Christian: Label or Lifestyle?

I’ve often wondered what Christianity looks like from the “outside.” Can unbelievers pick out the Christians in a crowd? Or do they think we’re just a bunch of fakes who slap on a label to ease our own consciences? More importantly, do people know that I’m a Christian? Can they tell by the way that I live my life that there is something different about me, or would they only know if I told them?

I recently came across the story of a young man who attended a Christian college. In order to make money to pay his school bill, he accepted a job at a logging camp in a rural town over the summer. His friends at school were concerned when they heard his decision.

“It’s a rough bunch of guys that work in those camps,” they told him, “and they won’t go easy on you when they hear you’re a Christian!” 

He would not be deterred, so his friends eagerly awaited his return in the fall, ready to hear of all the difficulties he had encountered. However, when he arrived, he was as jolly and well as ever. Surprised, his friends asked him, 

“How did you manage to keep out of trouble when they found out you were a Christian?” 

“Oh, that was easy,” he responded. “They never found out!” 

Most of us probably read this story and groan. How can a man call himself a Christian and yet live with people for months without them catching on? Never mind the fact that he never told them — did they not know from the fruit in his life? Or was there any fruit? Did he live just like every other man in that camp?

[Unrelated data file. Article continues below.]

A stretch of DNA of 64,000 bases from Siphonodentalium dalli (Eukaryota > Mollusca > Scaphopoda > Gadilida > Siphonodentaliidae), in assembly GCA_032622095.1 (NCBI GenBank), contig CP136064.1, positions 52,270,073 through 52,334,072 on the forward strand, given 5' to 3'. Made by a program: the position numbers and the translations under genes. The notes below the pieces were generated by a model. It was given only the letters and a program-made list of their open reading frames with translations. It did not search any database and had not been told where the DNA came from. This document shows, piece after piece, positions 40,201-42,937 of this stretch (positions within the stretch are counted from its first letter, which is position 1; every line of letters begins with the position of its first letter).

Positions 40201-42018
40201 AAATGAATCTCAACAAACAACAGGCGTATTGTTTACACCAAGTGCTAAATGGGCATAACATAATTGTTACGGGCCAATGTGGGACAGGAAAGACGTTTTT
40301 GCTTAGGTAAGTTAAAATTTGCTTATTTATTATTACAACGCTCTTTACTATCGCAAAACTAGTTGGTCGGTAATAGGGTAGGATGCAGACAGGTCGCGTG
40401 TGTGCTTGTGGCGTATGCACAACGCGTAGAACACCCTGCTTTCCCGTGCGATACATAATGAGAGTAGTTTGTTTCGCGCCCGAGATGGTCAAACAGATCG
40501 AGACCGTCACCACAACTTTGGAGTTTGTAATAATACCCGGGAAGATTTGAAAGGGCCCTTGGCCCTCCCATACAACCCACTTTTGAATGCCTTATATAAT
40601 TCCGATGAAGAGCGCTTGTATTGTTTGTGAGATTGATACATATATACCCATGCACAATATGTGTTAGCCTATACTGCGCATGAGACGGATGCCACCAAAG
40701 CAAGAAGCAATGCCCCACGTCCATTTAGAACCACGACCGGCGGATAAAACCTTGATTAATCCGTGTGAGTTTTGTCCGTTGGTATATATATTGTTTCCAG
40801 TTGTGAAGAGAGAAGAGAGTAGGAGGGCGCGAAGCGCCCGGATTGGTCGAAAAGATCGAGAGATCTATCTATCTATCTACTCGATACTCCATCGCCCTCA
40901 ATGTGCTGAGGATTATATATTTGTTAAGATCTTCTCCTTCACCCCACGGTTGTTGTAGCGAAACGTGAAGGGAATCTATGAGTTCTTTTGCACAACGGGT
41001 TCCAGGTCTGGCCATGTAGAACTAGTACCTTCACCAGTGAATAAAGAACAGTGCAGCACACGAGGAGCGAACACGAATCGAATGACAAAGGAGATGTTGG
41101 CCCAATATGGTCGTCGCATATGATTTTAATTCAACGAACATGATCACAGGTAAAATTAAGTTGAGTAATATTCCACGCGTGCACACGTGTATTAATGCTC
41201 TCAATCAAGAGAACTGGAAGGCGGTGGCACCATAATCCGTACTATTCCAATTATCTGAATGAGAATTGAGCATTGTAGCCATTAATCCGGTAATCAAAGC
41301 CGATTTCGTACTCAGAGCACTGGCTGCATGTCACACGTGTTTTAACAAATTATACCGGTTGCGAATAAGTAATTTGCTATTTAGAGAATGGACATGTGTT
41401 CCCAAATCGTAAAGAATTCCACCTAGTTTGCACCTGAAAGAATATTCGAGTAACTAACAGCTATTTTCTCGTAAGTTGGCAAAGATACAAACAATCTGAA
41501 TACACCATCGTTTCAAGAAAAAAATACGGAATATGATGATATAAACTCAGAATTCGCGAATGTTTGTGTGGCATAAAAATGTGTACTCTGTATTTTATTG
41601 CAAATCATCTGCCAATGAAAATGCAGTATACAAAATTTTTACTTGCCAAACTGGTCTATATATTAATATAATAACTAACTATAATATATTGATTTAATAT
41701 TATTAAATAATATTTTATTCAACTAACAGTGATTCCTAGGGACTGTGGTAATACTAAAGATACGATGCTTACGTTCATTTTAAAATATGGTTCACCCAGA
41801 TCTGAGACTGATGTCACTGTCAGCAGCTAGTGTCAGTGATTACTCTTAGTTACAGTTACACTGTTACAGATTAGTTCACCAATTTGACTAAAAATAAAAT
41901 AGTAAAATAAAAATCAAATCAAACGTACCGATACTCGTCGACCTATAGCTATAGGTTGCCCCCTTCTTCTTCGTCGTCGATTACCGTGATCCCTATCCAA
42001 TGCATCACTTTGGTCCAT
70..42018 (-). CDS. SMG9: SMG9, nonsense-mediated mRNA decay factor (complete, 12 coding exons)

How can a man call himself a Christian and yet live with people for months without them catching on?

Unfortunately, this is the sad reality for multitudes who take the name of Christ. To many, Christianity is no more than weekly church attendance and mealtime prayers. But there has to be more to it. There has to be something deeper that sets followers of Christ apart from the rest of humanity. That something, Someone, is Christ. Without Christ living in our hearts and transforming our lives, we are no different than anyone else, no matter what we profess. 

In one of my favorite daily devotional books, the author writes, “It is [our] duty to be Christians in the highest sense of the word — ‘Christlike.’” And later in the same chapter she adds, “Kindness and love and courtesy are the marks of the Christian…” (My Life Today, p. 178). If I want people to know that I am a Christian, I must let it show through my life. I must allow Christ to speak through me in kind words, live through me in thoughtful actions, and work through me in selfless love for others. 

If I want people to know that I am a Christian, I must let it show through my life.

To be a true Christian is not easy. It requires letting go of selfish desires and giving others the benefit of the doubt. It means holding the tongue and responding to unkindness with love. It goes against every grain of human nature. And yet, when we submit to allow Christ into our lives to transform our characters, it all becomes a reality. Little by little, these seemingly unthinkable changes become natural to us and we become like Christ in every way. As this transformation is wrought out in our lives, others will begin to notice the change. They will see that we are different, and they will want to know what drives our actions. Soon, we will be living witnesses for Christ. It is then, and only then, that we will truly be able to take the name of Christ and share it with a sin-sick world.

“By this all will know that you are My disciples, if you have love for one another.” John 13:35 NKJV


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